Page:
Through the simple expedient of using a positive of the very image which is to be used for manufacture of the relief pattern on the plate, it is possible to ensure that the mask used for back exposure is tailor made for the plate in question, and the desired stability of the fine relief printing areas in highlight areas of the plate can be guaranteed without filling in of the fine voids defining the shadow reverses of the plate.
Preferably the back exposure operation is carried out in two stages, the first involving part of the back exposure operation carried out uniformly to ensure thorough curing of the floor areas of the printing plate, and the second involving selective back exposure through the image positive, for a proportion of the total back exposure time normally required.
More preferably, the duration of the selective back exposure operation is greater than the duration of the uniform back exposure operation. These two parts of the back exposure operation may be carried out in either sequence, but it is particularly advantageous when using liquid photocurable polymer for the uniform back exposure operation to occur simultaneously with the main exposure and for the selective back exposure operation to be carried out later subsequently in order to maintain substantial registration of the films.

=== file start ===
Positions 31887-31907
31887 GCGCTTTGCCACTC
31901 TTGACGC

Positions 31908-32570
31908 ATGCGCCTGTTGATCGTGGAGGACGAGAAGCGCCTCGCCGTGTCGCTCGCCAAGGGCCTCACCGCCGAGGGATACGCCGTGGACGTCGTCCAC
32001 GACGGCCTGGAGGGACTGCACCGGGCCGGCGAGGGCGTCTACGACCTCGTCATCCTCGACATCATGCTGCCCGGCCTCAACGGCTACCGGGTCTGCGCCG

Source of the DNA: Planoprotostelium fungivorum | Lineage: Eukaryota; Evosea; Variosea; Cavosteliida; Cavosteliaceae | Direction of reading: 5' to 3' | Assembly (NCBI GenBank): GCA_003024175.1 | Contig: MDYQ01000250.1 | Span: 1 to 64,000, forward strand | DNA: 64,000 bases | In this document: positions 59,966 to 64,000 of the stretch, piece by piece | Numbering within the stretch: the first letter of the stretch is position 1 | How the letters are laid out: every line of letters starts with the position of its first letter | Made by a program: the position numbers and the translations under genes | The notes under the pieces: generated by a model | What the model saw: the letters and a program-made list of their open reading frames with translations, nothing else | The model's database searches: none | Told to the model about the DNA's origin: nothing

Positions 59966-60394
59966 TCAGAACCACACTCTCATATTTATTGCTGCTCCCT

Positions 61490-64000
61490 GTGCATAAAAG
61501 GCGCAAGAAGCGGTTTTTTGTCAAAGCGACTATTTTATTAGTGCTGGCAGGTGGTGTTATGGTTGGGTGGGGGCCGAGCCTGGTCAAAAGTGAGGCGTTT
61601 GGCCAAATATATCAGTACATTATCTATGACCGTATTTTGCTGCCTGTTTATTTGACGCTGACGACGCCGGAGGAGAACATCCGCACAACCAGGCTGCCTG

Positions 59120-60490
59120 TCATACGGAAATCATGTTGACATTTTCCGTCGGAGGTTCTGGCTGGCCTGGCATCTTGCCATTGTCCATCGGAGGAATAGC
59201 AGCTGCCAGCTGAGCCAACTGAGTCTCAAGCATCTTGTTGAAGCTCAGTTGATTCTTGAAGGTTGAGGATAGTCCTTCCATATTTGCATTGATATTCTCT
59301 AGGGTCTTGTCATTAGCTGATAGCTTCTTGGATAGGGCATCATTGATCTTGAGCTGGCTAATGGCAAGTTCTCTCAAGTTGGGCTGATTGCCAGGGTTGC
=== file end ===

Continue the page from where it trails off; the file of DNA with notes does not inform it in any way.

In order that the present invention may more readily be understood the following description is given, merely by way of example, with reference to the accompanying drawings in which:
FIG. 1 shows a detail of the upper and lower glasses and the various films and the polymer layer in their configuration during plate making;
FIG. 2 shows a cross-section through the photopolymer and the positive and negative films during the selective back-exposure operation;
FIG. 3 shows a cross-section, corresponding to FIG. 2, but during the main exposure operation;
FIG. 4 shows a cross-section through a solid photopolymer type of plate on an exposure bed;